Military ophthalmologist returns from voluntary tour in Iraq

March 20, 2006

Lt. Col. Scott D. Barnes, MD, of the Womack Army Medical Center, Fort Bragg, NC, recently returned from a 4-month voluntary tour in Iraq. As a theater ophthalmology consultant with the 86th Combat Support Hospital, one of the three busiest trauma centers in the world, Dr. Barnes served on the frontline of providing ophthalmic care.

Lt. Col. Scott D. Barnes, MD, of the Womack Army Medical Center, Fort Bragg, NC, recently returned from a 4-month voluntary tour in Iraq. As a theater ophthalmology consultant with the 86th Combat Support Hospital, one of the three busiest trauma centers in the world, Dr. Barnes served on the frontline of providing ophthalmic care.

Common ocular injuries ranged from corneal abrasions to lid lacerations to penetrating trauma, often the result of shrapnel and improvised explosive devices.

The experience provided Dr. Barnes with a first-hand look at the state of surgical conditions in Iraq. Teams of physicians and specialists worked in tandem to provide not only triage and emergency treatment, but high-tech specialized care as well.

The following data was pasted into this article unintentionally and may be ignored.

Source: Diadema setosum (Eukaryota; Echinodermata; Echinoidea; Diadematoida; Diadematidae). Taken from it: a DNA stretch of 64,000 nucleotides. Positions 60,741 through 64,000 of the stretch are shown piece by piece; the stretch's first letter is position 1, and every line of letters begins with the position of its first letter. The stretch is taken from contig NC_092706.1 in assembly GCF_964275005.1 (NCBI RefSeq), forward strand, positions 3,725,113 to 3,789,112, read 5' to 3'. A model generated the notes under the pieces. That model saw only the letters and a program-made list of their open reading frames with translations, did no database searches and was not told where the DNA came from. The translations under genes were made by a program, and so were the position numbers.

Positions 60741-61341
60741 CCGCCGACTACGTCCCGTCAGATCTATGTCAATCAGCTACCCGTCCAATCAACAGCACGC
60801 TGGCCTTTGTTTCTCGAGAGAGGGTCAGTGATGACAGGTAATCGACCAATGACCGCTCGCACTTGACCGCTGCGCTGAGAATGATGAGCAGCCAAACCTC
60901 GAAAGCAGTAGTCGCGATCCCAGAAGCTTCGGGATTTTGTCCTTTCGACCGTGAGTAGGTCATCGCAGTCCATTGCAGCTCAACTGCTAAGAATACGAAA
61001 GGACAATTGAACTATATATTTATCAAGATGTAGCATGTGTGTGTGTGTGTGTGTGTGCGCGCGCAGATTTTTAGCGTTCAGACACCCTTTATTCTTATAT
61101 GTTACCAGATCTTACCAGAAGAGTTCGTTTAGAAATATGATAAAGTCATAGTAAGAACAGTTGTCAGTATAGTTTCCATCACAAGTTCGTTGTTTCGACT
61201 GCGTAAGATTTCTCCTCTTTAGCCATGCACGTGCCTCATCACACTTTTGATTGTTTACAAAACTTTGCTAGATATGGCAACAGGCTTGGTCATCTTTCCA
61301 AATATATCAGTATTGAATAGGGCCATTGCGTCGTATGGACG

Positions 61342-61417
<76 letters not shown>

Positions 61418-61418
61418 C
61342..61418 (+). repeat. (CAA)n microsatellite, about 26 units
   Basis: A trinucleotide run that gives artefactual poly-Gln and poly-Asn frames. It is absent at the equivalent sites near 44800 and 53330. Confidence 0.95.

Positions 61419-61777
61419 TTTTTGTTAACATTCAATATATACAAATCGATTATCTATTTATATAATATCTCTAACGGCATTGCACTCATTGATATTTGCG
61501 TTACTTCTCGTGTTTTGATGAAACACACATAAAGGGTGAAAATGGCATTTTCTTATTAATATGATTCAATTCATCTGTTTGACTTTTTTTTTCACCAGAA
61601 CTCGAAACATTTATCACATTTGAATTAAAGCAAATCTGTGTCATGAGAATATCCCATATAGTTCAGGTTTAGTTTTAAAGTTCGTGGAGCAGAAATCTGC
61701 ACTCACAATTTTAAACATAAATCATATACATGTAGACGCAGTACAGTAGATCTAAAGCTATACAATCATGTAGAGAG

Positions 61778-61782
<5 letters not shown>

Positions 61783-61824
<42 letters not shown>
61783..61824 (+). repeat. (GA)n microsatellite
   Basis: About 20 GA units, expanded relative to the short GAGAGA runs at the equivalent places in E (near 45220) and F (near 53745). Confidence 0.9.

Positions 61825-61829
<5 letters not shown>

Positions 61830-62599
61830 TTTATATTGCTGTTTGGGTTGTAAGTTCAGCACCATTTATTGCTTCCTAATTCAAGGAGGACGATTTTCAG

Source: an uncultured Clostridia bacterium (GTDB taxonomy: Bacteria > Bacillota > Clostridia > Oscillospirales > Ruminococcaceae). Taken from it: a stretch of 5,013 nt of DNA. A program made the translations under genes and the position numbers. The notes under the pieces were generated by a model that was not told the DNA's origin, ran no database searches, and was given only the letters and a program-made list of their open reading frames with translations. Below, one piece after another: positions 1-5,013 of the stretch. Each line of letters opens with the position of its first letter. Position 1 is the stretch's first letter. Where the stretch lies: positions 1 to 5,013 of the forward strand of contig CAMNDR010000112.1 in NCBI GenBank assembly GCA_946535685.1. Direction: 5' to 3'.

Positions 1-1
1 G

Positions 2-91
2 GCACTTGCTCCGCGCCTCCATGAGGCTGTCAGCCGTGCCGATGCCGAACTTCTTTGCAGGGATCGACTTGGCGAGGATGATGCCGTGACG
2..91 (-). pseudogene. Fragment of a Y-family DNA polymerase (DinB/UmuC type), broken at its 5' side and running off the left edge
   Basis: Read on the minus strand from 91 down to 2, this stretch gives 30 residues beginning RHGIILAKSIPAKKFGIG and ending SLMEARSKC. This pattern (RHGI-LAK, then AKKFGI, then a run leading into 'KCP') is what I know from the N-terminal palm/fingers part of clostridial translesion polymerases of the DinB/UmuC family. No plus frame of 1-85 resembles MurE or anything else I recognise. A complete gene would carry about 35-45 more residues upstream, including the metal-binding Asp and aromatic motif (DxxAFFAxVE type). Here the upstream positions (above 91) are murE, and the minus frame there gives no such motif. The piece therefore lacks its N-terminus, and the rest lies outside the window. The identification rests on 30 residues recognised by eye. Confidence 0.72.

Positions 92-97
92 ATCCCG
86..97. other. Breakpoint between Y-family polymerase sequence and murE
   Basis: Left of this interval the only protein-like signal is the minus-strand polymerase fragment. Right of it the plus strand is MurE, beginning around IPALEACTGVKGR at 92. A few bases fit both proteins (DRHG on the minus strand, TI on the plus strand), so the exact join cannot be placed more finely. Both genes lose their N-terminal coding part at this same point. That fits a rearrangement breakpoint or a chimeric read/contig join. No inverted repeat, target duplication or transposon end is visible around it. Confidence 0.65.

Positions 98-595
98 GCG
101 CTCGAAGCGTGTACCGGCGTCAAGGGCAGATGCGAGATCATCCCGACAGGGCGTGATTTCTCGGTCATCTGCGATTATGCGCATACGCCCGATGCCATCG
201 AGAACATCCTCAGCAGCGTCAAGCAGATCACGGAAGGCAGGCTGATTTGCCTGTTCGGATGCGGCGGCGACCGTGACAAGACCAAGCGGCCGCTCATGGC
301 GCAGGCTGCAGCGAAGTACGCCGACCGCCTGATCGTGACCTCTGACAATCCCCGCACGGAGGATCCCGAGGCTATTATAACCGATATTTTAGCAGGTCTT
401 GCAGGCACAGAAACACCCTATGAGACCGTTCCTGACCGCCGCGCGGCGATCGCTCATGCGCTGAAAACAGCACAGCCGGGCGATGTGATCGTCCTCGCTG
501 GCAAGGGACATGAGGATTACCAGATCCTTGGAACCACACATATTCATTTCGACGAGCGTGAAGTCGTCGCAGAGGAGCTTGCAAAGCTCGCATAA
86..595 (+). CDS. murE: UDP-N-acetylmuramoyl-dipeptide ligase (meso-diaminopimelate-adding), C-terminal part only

Dr. Barnes said the level of care for troops isn't one of just "fix and patch them up and get them on to somebody who'll take care of them."

"We have definitive care there, which is a different concept," he said in an interview with Ophthalmology Times. "We need this to save lives."

He added that soldiers' loved ones would be reassured "if they could see and understand what kind of quality of care they have over there."

While in Iraq, Dr. Barnes often turned to e-mail as a means of dealing with the pressures of working in a real-life "MASH" unit while at the same time communicating with family and friends. Little did he know that his poignant messages would be inadvertently forwarded to hundreds of people, many of them children, who in turn responded by sending care packages to the troops.